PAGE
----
(Washington) - The House International Relations Committee of the United States Congress today incorporated key elements of the Belarus Democracy Act of 2003 as part of H.R. 1950, the State Department reauthorization bill.
The Belarus Democracy Act was sponsored by United States Helsinki Commission Co-Chairman Rep. Christopher H. Smith (R-NJ) who hailed today’s move as another step toward bolstering desperately needed democratic assistance in Belarus, a former Soviet Republic held hostage by the dictatorial regime of Alexander Lukashenka.
"I am pleased the Committee has recognized the importance of the bipartisan initiative and the critical need for U.S. support for those struggling to promote democracy and respect for human rights in Belarus, despite the personal risks and formidable pressures they face at the hands of Lukashenka’s anti-democratic regime," said Co-Chairman Smith.
Key provisions of the Belarus Democracy Act of 2003 have now become Title XV of H.R. 1950, the Foreign Relations Reauthorization bill. While the sections were amended in the process, the essence of the Democracy Act will now move faster through Congress. The full Committee is expected to vote on the larger reauthorization bill on Thursday, May 8, paving the way for consideration by the full House.
Reports continue to circulate of arms deals between the Belarusian regime and rogue states, including Iraq and North Korea. Lukashenka and his regime openly supported former Iraqi dictator Saddam Hussein.
The Belarus Democracy Act, incorporated as Title XV, includes language requiring reports from the President concerning the sale or delivery of weapons or weapons-related technologies from Belarus to rogue states.
"The Belarusian people have suffered so much under dictators--both past and present. They deserve our support as they strive to overcome the legacy of the past and develop a genuinely independent, democratic country," Smith continued.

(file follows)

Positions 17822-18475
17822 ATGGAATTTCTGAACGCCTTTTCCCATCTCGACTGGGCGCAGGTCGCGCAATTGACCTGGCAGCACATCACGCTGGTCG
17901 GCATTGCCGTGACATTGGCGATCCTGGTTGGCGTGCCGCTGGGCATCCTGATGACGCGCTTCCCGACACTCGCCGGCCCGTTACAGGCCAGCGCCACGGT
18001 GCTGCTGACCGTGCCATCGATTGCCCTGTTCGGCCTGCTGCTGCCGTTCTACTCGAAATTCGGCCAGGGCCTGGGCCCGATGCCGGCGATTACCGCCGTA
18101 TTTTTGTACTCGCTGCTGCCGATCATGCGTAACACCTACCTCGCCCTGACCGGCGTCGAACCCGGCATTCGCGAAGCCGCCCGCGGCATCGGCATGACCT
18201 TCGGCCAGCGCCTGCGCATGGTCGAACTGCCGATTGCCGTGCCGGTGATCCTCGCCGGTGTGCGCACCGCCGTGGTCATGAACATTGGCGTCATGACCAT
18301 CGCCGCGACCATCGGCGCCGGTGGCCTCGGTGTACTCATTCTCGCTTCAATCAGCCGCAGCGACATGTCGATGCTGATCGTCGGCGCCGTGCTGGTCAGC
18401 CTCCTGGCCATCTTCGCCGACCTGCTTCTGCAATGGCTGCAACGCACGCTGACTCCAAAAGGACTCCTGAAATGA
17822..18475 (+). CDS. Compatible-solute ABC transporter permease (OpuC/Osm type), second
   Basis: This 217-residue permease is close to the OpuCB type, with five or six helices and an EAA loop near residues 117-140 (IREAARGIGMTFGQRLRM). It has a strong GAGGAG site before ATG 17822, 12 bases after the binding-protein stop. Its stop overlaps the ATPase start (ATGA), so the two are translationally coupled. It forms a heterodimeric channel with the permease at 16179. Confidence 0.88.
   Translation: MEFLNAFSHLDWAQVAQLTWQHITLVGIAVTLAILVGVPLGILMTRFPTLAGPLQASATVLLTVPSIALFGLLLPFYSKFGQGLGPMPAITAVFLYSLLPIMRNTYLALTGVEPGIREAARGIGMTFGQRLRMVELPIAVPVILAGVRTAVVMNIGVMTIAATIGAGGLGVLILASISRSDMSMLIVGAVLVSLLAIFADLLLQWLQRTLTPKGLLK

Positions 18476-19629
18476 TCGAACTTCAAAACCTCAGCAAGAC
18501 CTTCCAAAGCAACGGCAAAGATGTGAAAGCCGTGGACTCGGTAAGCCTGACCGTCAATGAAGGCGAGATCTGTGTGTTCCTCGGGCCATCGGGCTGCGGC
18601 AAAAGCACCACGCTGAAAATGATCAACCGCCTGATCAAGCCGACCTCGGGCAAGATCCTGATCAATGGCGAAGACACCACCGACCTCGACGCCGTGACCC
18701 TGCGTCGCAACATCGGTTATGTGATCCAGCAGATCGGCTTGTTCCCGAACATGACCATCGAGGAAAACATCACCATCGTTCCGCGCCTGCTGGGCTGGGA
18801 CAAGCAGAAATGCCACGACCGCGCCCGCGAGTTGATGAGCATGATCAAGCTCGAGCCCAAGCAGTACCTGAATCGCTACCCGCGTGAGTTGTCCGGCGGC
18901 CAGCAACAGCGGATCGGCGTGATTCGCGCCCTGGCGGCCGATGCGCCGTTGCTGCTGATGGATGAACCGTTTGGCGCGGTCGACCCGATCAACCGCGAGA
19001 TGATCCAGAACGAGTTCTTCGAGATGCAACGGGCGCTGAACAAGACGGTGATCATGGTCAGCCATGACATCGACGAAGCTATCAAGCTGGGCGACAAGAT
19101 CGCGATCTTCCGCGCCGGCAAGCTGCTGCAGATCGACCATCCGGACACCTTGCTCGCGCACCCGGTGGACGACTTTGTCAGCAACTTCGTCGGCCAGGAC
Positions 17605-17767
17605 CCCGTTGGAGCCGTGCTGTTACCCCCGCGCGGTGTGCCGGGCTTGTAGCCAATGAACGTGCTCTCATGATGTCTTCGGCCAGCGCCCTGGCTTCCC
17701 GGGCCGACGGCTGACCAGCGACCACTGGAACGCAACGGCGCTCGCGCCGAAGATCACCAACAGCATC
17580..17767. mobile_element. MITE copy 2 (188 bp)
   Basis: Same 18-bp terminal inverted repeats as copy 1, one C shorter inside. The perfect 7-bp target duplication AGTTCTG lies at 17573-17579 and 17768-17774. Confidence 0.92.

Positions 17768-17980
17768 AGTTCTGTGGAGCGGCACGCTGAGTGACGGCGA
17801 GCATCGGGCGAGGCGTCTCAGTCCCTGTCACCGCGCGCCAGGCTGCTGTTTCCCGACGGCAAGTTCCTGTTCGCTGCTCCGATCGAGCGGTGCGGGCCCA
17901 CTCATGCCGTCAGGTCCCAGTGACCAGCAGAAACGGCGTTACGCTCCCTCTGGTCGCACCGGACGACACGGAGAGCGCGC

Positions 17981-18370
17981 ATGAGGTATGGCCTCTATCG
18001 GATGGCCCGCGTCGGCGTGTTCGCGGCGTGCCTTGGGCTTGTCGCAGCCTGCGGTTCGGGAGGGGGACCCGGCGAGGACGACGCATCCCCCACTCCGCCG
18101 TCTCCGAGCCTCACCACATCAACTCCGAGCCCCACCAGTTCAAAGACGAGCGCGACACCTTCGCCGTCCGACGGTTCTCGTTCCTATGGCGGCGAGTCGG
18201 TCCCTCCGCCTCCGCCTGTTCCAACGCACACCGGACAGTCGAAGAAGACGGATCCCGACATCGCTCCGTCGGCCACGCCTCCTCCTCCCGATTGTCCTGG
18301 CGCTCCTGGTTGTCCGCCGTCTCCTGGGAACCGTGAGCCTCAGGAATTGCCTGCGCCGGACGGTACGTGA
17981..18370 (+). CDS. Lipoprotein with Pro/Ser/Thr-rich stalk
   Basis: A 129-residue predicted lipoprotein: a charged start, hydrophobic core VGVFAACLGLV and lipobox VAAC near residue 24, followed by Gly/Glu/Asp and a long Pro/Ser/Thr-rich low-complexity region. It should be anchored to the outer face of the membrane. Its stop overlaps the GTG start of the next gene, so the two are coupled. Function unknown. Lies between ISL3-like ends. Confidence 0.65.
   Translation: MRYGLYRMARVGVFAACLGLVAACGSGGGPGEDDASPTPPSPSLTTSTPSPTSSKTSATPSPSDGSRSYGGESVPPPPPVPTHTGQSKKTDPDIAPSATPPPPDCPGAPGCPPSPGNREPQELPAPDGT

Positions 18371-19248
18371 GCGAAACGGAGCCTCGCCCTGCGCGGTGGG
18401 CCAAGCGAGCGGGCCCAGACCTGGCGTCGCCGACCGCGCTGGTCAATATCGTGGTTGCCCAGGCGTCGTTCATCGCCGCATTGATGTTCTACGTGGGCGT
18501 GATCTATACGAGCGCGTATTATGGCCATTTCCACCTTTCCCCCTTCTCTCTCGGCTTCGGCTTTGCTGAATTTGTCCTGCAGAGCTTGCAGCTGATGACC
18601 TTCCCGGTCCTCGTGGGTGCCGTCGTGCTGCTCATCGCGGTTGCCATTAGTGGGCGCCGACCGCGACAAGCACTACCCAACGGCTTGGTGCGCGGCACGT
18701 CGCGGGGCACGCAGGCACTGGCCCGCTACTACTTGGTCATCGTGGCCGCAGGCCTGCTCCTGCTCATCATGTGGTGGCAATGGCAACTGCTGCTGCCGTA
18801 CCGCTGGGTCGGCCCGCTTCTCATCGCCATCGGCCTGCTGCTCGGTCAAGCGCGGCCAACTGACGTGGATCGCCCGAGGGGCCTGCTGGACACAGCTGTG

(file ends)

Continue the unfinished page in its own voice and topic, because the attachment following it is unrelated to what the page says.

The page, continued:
There are credible allegations of the Lukashenka regime’s involvement in the disappearances of leading opposition figures and a journalist. "Here in Washington and at OSCE Parliamentary Assembly meetings in Paris and Berlin," Mr. Smith noted, "I’ve had occasion to meet with the wives of the disappeared. These meetings have been heart-wrenching. The cases of their husbands--who disappeared in 1999 and 2000 and are presumed to have been murdered--are a stark illustration of the climate of fear in Belarus."
Belarus has the worst human rights record in Europe, thanks to Alexander Lukashenka, whose regime has blatantly and repeatedly violated basic freedoms of speech, expression, assembly, association and religion. Independent media, non-governmental organizations and democratic opposition have all faced harassment. Independent journalists have been sentenced to "corrective labor" for their writings. In October, Lukashenka signed into law the most restrictive religion law in Europe.
"Belarusians deserve a society where democratic principles and human rights are respected and the rule of law is paramount," Smith added. "We will keep faith with courageous and determined advocates of democracy and civil society in Belarus, who need our support to help wage the battle for democracy in Belarus."
A companion to the Belarus Democracy Act of 2003, S. 700, introduced by Commission Co-Chairman Senator Ben Nighthorse Campbell, is pending in the United States Senate.
The United States Helsinki Commission, an independent federal agency, by law monitors and encourages progress in implementing provisions of the Helsinki Accords. The Commission, created in 1976, is composed of nine Senators, nine Representatives and one official each from the Departments of State, Defense and Commerce.